Bee Roots for 2023-10-10

The table provides clues for the roots of words in today's NY Times Spelling Bee. You're responsible for prefixes, suffixes, tense changes, plurals, doubling consonants before suffixes, and alternate spellings of roots. An exception: since Sam won't allow S, when the root contains an S, the clue may be for a plural or suffixed form. "Mice" for example. If a clue isn't self-explanatory, try googling it. The TL;DR about the site comes after the table.

Past clues are available here

Today's puzzle
  • Letters: N/ABLMOR
  • Words: 37
  • Points: 133
  • Pangrams: 1

Table content

  • with first two letters of answer and length
answers coveredanswer's first two lettersanswer's lengthclue for root (answer may need prefix, suffix, tense change, alt spelling, ...)
1AB8Standard (noun), or former SNL Weekend Update comic Macdonald
1AN5Yearly record book
1AN4Soon, poetically
1AN4Opening at the end of the alimentary canal through which solid waste matter leaves the body, adj. form also means uptight
1BA6Large monkey with red butt
1BA7Helium or air filled toy that can pop
1BA5Unoriginal, dull
1BA6Common yellow plantain variety
1BA6Serving ♂ at a tavern, compound
1BA4Large farm bldg. for storage & livestock
1BA5Noble rank; Snoopy has aerial dogfights with the “Red …”
1BO6Candy, or 2X “good" in French
1BO6Small ape related to chimps
1BO4Favor, poetic (grant me a …), noun
1BO4Existing as a result of birth, adj. (Biden was … in Scranton)
1BO5Element 5
1BR4Grain husk (Raisin … cereal)
1LL5South American grassy plain
1LO4Borrowed $, noun/verb
1LO4“Crazy” water bird on Canada $1 coin
1MA6Wealth that’s an evil influence, per the New Testament & Milton
1MA5Exodus food from the sky
1MA5Large country house with lands (Batman’s “Stately Wayne …”)
1MA6Dark red (Adam Levine’s “… 5” band), noun; or strand on an island, verb
1MO4Sound of pain or sexual pleasure (Harry Potter’s ghost “…-ing Myrtle”)
1MO41–channel sound abbreviation, or glandular fever “kissing disease” abbreviation
1MO4NASA Apollo missions landed on or circled it
1MO4Poetic start of day, NOT lament the dead; + period before midday
1NA4Indiaan flaat breaad
1NA5Conspicuously rich person, as in VP Agnew’s “nattering …s of negativism”
1NA4Grandma, slang; or Peter Pan dog
1NO4Beginner, gamer slang
1NO412:00, midday, 🕛
2NO4,6Standard (noun), or former SNL Weekend Update comic Macdonald
1RO4Horse with 2–colored coat

About this site

This site provides clues for a day's New York Times Spelling Bee puzzle. It follows in Kevin Davis' footsteps. The original set of 4,500 clues came from him, and they still make up about three quarters of the current clue set.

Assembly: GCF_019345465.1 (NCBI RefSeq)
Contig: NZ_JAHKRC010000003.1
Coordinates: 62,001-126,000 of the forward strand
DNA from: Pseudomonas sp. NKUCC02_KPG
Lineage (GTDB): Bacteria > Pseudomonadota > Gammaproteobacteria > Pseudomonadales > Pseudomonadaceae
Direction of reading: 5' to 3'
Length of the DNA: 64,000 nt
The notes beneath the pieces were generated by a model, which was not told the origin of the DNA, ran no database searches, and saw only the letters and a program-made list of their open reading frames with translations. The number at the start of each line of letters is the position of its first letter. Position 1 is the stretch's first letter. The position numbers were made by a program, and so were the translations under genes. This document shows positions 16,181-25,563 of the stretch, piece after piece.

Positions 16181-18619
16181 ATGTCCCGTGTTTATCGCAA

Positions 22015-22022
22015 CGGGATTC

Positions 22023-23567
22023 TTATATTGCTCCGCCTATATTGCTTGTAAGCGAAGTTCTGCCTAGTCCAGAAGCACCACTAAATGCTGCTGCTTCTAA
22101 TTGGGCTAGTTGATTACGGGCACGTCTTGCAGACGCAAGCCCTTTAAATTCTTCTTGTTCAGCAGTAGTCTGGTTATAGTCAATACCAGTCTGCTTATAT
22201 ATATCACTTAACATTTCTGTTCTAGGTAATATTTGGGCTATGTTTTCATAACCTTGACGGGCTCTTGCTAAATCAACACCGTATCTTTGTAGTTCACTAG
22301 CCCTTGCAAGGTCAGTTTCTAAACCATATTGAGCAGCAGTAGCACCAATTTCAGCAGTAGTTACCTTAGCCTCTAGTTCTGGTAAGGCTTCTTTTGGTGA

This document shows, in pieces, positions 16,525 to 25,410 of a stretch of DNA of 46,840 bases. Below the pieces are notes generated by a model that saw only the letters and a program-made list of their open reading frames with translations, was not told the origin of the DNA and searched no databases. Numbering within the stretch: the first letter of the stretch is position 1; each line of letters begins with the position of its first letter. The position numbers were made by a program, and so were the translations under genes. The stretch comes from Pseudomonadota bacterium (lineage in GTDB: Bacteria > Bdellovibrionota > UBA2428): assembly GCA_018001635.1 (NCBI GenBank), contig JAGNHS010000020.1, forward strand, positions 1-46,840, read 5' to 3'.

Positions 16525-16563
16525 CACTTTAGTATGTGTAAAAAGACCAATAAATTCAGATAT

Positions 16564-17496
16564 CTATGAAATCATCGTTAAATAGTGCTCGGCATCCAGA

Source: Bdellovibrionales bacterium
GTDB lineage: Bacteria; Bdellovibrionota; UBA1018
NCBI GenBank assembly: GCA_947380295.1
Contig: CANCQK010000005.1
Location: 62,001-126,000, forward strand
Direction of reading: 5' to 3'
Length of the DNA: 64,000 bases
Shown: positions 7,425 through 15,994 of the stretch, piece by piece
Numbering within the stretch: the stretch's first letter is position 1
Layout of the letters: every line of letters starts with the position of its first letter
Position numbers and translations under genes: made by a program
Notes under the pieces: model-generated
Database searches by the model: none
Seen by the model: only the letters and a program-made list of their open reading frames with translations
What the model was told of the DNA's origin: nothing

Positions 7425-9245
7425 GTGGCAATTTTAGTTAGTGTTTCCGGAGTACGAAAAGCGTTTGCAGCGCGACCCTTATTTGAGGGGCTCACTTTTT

The "Bee Roots" approach is to provide explicit clues for root words, not every word. As logophiles, we are pretty good at putting on prefixes and suffixes, changing tense, and forming plurals (including Latin plurals!). The clues cover root words, arranged alphabetically by root word, with a count of words in the puzzle that come from each root. For example, if a puzzle includes ROAM and ROAMING, there will be a clue for ROAM and a count of 2. The root may not appear in the puzzle at all; for example, the 2021-07-23 Bee included ICED, DEICE, and DEICED. For such a puzzle, the clue would be for ICE with a word count of 3.

The Bee Roots approach involves judgement sometimes. For example, if a puzzle includes LOVE, LOVED, and LOVELY, how many roots are needed to cover them? LOVE and LOVED share the root LOVE, certainly, but LOVELY is tricky. LOVE is part of its etymology, but by now, the word means "exquisitely beautiful," which is a lot farther from the meaning of LOVE than swithcing to past tense. I'm inclined to treat LOVE and LOVELY as separate roots. You may not agree, which is fine. Another thing we logophiles share is a LOVE of arguing about words on Twitter.

A few words can have one meaning as a suffixed form and another as a stand-alone word. EVENING, for example. In those cases I will use the meaning that I think is more common.

One last complication, until another one pops up: a few roots have multiple spellings, for example LOLLYGAG and LALLYGAG. Depending on the day's letters, and maybe even the editor's whims, one or both could be in the puzzle's answer list. With such roots, you could see a word count of 2, even if there are no applicable prefixes or suffixes.

I will do my best to keep this site up to date and helpful (I hope). Check it out, and tweet feedback to @donswartwout Tweet to @donswartwout